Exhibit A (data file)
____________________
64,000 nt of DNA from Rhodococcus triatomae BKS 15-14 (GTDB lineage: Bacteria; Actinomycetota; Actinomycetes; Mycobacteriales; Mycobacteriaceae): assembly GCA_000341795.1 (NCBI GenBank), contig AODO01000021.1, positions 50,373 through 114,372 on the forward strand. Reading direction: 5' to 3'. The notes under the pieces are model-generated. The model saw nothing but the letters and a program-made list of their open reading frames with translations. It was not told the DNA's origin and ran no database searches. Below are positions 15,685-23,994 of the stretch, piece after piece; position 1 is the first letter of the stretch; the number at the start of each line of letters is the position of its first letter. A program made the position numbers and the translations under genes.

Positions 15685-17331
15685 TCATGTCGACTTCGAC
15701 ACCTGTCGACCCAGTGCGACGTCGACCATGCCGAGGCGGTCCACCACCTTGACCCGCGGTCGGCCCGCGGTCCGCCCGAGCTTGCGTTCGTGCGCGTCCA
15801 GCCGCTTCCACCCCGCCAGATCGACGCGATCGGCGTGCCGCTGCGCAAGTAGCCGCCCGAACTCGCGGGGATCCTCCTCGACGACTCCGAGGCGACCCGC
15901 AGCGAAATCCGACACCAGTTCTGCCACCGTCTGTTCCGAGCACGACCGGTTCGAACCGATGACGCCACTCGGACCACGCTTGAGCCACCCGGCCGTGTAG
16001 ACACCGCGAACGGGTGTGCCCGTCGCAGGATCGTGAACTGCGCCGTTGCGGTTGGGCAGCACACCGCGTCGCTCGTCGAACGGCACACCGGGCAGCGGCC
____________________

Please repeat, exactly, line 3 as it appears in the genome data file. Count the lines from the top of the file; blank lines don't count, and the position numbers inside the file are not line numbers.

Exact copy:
15685 TCATGTCGACTTCGAC